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Obviously the latest flap over the Patriots alleged rampant duplicity was a crock of ragtime, or whatever you will. These guys may be many things, not all of them loveable. But they are not stupid. If you are one of their countless bitter adversaries, you decline to recognize that at your decided peril.

Already being dubbed (in a risible offense to the language) ''Communicate-gate,'' the perceived indiscretion has something to do with the apparent jamming of the Steelers' two-way transmissions to and from the sidelines whereby when attempting to exchange pleasantries with his troops Steelers' boss Mike Tomlin got to hear the game's radio broadcast in his headset, or was it some old show that had bounced off the planet Mars having reverberated in outer space the last 60 years.

Actually, it matters little what precisely spoiled Tomlin's chats with his spotters only that he was unable to converse with them at what he deemed crucial moments and being a veteran observer of the uncanny irregularities that seemingly abound in Foxborough the ordinarily even-tempered and rational Pittsburgh head-coach immediately assumed the worst. And who can blame him. But, however many chains the incident rattled, it was manifestly silly.

Engaging in anything remotely mischievous would have been supremely dumb of the Patriots and their Machiavellian Geppeto, Bill Belichick. Given the circus maximus over the last eight months' thrashing out infernal "Deflategate" including the last minute reprieve of the fair-haired quarterback let alone the extraordinary revelations only days earlier strongly suggesting that "Spygate" -- the nefarious scandal that first sullied the Patriots' escutcheon -- may have been a whole lot more reprehensible than long believed, Belichick would have been insane to countenance anything so ridiculous. Moreover, he had no need of any such help to beat these Steelers who are clearly adept at beating themselves.

But this is what you are in for, dear Patriots Nation, and it will last well into February if you're lucky. Your team is doubted. Your team is not trusted. Your team will not get the benefit of doubt nor the routine assumption of being innocent until proven otherwise. And such admiration as your team may command -- and it ought be a lot -- will be grudgingly given and oft bitterly so.

West of Worcester and south of Hartford media critics are having a field day. USA Today labels these Patriots, "the new Raiders," a cutting rebuke considering their long ugly relationship with those west coast brigands. Even the local media, when not chortling over their triumphs, freely concedes their lousy image. In its annual football preview the feisty tabloid Herald headlines them as "Villains" and declares their "evil reputation" to be reaching "new heights." Does this bring you comfort?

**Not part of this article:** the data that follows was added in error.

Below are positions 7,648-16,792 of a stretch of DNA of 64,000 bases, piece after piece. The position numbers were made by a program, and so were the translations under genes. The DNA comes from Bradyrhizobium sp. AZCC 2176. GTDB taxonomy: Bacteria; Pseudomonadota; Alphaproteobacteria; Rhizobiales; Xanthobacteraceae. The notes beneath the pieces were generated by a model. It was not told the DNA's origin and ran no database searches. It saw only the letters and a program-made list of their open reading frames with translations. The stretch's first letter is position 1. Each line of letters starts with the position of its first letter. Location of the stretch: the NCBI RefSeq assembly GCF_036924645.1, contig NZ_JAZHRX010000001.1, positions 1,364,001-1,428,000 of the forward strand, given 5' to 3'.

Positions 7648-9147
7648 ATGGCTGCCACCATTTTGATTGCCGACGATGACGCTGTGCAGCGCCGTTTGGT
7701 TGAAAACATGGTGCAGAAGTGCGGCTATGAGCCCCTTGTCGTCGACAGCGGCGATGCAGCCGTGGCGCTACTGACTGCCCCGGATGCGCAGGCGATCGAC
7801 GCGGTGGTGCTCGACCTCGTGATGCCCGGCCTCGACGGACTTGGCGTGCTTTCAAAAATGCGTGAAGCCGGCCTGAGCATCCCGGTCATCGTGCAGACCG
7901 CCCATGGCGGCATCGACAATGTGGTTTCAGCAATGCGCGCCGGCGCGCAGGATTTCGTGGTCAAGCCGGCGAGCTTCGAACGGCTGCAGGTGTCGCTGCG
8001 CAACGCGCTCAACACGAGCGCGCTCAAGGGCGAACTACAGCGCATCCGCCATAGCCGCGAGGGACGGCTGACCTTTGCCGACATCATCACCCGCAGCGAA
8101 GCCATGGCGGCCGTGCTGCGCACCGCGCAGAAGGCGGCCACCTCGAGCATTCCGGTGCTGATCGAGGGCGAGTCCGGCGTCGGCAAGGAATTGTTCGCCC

It's the price they pay. And the price you pay too. In their historic achievements the Patriots' glory has been diminished -- no matter how much they deny it -- and so has your satisfaction -- no matter how much you pretend otherwise.

Of course, it's cool to avow that all of that only adds to the incentive, making the 2015 team more lethal than ever; angry enough to run roughshod over all-comers all the way to a fifth crown. Fighting words, always colorful! But anger cuts both ways. If they intend to bring more hostility to bear week after week they should as well expect to encounter more. The result being greater pressure on this team than it's ever borne, or maybe any NFL team ever has. Good luck, says I.

In the meantime, it should otherwise be a long, grueling, punishing, and merry National Football League season; one rife with sufficient controversy to keep us fussing all the way unto February.

Among the festering issues is the de facto downgrading of the commissioner and the power vacuum left at the top while the owners try to reconfigure his policing powers which a federal judge -- in his wisdom -- has effectively stripped. What if notably foul problems rear this season demanding heavy disciplinary responses as was the case in all the turmoil last season? Does the lately humbled Roger Goodell roll up in a fetal position and ask Judge Berman what he should do?